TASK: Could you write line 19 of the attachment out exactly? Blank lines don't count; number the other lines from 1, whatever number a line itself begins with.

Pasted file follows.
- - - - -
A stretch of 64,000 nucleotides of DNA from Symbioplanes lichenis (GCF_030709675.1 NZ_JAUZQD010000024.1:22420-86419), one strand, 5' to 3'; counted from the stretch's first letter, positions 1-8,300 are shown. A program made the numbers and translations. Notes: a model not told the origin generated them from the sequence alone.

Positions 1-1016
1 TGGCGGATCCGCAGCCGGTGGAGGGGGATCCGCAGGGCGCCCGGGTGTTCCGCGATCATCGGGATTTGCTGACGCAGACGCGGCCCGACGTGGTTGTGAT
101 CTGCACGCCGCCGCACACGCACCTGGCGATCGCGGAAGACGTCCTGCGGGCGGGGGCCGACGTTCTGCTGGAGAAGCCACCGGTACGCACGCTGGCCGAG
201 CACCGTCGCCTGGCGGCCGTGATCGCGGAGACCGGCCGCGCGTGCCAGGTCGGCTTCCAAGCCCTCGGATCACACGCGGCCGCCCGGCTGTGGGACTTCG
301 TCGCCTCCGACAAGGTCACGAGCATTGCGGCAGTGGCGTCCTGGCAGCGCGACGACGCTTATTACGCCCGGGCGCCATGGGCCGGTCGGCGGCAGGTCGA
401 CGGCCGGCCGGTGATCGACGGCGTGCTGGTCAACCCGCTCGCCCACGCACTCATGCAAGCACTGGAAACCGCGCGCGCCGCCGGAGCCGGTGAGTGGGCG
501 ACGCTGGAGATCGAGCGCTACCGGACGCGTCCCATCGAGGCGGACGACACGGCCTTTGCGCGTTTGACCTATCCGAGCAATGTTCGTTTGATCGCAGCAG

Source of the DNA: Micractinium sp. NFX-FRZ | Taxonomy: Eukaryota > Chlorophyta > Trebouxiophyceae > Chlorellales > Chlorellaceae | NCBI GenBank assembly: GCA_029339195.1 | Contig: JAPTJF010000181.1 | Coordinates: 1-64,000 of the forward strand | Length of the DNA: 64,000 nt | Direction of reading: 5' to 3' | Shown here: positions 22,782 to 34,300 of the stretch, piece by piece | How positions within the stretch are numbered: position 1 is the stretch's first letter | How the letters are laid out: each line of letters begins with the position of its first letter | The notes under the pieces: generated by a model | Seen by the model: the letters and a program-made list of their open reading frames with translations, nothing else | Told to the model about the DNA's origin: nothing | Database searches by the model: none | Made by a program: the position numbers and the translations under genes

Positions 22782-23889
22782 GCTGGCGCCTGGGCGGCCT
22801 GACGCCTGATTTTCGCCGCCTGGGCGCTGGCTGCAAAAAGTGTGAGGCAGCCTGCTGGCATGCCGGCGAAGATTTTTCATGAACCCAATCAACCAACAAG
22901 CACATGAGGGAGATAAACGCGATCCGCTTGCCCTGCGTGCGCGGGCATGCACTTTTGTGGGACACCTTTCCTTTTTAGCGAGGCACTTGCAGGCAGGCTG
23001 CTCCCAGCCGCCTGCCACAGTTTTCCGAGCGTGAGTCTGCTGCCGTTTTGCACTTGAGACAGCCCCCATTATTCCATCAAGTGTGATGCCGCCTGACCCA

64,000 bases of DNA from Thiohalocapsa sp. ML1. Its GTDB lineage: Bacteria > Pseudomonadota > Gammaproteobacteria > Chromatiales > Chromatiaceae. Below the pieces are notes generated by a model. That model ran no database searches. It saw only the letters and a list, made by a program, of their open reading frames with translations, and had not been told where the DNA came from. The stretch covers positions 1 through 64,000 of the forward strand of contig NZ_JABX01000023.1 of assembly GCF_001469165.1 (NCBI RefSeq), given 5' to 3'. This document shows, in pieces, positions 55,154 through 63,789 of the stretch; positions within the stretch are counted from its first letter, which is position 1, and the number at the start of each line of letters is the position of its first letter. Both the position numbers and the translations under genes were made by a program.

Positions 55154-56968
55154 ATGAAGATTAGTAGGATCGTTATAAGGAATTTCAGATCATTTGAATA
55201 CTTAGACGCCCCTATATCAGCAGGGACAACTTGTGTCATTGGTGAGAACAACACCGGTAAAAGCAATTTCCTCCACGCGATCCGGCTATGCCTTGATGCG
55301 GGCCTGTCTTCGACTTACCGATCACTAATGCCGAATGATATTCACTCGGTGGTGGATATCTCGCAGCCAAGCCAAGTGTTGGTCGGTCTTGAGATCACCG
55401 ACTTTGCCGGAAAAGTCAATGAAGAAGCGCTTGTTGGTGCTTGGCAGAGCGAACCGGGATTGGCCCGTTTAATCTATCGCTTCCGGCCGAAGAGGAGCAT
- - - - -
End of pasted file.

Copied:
55301 GGCCTGTCTTCGACTTACCGATCACTAATGCCGAATGATATTCACTCGGTGGTGGATATCTCGCAGCCAAGCCAAGTGTTGGTCGGTCTTGAGATCACCG